Dairy scientists bring cheesy burrito, frozen drink with cream to reality
Mike Ciresi, a Dairy Management Inc. (DMI) senior dairy scientist who works at Taco Bell’s headquarters in Irvine, Calif., co-managed both projects. He said the Grilled Cheese Burrito, which was unveiled on July 2, resulted from a brainstorming session at the company’s office. The goal was to put Taco Bell’s signature spin on a comfort food and grilled cheese fit the bill nicely.
The burrito features a blend of mozzarella, cheddar and pepper jack cheeses in addition to sour cream, beef, rice, crunchy red strips and chipotle sauce. A layer of cheese is then grilled around the tortilla to offer a truly unique experience for Taco Bell fans and cheese lovers, Ciresi said.
Taco Bell faced initial challenges in finding heat-resistant paper that the cheese wouldn’t stick to, but Ciresi led efforts to identify a solution that allowed the chain to successfully launch the product.
“Grilled cheese is a classic that everyone knows and loves,” Ciresi said. “What makes it so special is not only does it have classic Taco Bell fillings on the inside, it features a flavorful layer of indulgence on the outside that gives you a delicious, gooey, grilled cheese experience.”
The Pineapple Whip, released May 21, is the chain’s first beverage to contain dairy since Taco Bell and DMI formed a partnership in 2012. Ciresi said the beverage also faced several hurdles that needed to be addressed, beginning with Taco Bell restaurants not having refrigeration capacity near their drink stations to store dairy products.
So, Ciresi and Emil Nashed, who leads DMI’s Global Innovation Partnerships science team, joined DMI’s Product Research Team and the Midwest Dairy Center at the University of Minnesota to collaborate on a solution. Midwest is part of the National Dairy Foods Research Center program that receives national and local checkoff support. Its six centers encompass the expertise and resources of 17 universities.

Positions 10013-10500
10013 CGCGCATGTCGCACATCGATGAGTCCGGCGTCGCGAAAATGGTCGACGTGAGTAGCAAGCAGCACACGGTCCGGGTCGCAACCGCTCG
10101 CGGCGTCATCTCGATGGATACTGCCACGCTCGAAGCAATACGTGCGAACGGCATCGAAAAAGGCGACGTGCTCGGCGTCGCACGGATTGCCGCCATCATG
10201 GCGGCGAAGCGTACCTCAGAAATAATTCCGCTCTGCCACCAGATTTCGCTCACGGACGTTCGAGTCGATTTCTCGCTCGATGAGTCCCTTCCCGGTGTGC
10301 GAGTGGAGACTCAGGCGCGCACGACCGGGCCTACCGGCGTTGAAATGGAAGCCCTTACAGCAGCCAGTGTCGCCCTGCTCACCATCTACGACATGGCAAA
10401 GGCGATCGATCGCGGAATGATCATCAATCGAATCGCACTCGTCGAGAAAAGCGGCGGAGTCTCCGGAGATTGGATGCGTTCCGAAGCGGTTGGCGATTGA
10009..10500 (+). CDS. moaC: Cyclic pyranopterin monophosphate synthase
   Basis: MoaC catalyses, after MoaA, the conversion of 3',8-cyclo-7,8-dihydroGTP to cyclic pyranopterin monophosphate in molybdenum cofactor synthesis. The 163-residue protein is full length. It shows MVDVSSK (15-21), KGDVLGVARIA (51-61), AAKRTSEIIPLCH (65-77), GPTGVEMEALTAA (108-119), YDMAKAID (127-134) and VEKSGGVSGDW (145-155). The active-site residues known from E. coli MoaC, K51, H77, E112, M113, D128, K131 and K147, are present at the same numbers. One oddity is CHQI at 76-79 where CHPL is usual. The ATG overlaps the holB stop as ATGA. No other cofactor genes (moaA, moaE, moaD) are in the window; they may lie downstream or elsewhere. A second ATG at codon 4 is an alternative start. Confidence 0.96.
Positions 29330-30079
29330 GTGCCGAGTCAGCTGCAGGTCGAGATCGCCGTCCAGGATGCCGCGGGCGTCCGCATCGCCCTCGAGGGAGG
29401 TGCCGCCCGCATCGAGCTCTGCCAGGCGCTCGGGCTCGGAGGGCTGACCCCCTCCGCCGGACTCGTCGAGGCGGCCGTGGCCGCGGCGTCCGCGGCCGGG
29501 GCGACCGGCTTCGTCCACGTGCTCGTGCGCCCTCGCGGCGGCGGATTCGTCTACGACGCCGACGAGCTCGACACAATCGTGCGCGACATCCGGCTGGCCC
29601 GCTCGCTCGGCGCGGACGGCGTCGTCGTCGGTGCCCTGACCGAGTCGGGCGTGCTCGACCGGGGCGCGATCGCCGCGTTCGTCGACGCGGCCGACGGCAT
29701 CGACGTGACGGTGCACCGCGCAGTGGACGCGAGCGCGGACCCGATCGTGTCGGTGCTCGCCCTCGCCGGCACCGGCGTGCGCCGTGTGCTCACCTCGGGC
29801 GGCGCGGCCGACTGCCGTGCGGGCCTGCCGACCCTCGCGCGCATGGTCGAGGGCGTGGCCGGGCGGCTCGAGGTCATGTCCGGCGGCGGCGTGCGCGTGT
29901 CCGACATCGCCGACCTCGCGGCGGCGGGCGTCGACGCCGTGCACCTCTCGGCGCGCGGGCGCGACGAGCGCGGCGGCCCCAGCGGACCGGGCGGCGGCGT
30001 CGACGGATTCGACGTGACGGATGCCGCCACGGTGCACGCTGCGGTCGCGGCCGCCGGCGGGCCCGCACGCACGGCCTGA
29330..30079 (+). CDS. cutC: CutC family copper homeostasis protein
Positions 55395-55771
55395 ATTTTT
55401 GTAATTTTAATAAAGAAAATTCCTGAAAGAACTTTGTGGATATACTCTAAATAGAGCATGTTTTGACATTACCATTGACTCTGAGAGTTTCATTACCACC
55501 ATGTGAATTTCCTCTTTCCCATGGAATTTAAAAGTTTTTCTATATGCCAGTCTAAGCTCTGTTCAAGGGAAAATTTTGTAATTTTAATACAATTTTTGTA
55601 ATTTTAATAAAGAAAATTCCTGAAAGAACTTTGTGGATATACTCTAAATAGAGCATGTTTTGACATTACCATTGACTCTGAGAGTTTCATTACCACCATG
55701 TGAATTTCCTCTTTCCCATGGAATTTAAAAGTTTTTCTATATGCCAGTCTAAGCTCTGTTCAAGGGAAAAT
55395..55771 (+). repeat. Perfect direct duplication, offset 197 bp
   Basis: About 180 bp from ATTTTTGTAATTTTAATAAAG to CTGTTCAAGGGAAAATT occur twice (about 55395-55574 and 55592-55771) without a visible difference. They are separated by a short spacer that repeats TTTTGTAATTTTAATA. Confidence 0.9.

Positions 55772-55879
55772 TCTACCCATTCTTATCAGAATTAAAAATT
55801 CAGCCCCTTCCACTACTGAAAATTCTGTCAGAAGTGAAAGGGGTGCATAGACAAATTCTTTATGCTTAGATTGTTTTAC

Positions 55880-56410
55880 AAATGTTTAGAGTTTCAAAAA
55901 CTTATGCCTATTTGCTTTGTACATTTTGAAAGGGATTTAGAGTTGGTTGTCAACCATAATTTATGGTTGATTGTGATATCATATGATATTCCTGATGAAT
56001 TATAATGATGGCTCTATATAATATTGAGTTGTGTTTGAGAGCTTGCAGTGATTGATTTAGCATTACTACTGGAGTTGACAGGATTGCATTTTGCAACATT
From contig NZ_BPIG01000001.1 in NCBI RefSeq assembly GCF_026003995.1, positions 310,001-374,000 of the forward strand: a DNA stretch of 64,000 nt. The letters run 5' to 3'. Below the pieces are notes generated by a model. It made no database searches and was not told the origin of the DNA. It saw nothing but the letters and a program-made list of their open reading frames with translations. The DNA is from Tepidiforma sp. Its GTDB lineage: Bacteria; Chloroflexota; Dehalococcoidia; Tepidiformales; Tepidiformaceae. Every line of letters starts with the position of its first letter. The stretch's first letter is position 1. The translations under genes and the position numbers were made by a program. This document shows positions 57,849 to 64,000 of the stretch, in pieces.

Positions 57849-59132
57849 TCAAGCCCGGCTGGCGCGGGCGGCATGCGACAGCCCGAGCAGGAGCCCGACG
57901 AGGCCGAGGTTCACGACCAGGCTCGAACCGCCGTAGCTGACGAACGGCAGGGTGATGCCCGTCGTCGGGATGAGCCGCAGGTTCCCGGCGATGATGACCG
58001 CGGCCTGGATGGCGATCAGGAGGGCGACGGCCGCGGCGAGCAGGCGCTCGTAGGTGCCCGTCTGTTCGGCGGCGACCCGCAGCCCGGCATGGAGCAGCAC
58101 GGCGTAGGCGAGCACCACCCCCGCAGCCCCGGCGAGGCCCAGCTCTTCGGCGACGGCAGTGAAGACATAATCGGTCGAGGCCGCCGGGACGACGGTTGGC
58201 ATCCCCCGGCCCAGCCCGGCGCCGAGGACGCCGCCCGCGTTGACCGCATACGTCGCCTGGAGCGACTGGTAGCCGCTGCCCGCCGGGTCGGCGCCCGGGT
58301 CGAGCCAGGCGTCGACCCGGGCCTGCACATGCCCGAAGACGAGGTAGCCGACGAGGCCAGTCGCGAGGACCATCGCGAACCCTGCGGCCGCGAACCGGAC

The team worked to create a dairy-based, shelf-stable creamer that consists of real cream and met Taco Bell’s product requirements.
“Taco Bell has always wanted an indulgent beverage to fill a menu gap, but the setup of its restaurants made it challenging,” Ciresi said. “That caused us to think differently because we knew we could make a delicious dairy beverage that didn’t need refrigeration. We were convinced there was a way to do it and our work with the Midwest Dairy Center proved that it was possible.”
Ciresi also credits Taco Bell for having patience along the way.
“It took three years and lot of companies might have said, ‘OK, we’re done. Let’s move on,’” he said. “Taco Bell also could have gone with a non-dairy creamer, but they had a lot of passion for real dairy that brought us across the finish line.”
“Taco Bell is known for its limited-time offerings,” he said. “They keep the menu fresh and exciting for an audience that’s always expecting something new.”
Ciresi said these projects show the benefit of having dairy scientists on site at a major chain’s headquarters. DMI’s team of dairy scientists also support foodservice partners including McDonald’s, Domino’s, Pizza Hut and KFC.
“Having scientists on site every day is valuable because we hear the conversations; we understand not just the product development direction, but the brand overall,” Ciresi said. “We can leverage our resources and dairy knowledge to help solve problems because we know firsthand where the limitations and hurdles exist. Bringing solutions to the table and identifying new opportunities is really what benefits the dairy industry.”
For more information about the dairy checkoff, visit www.usdairy.com.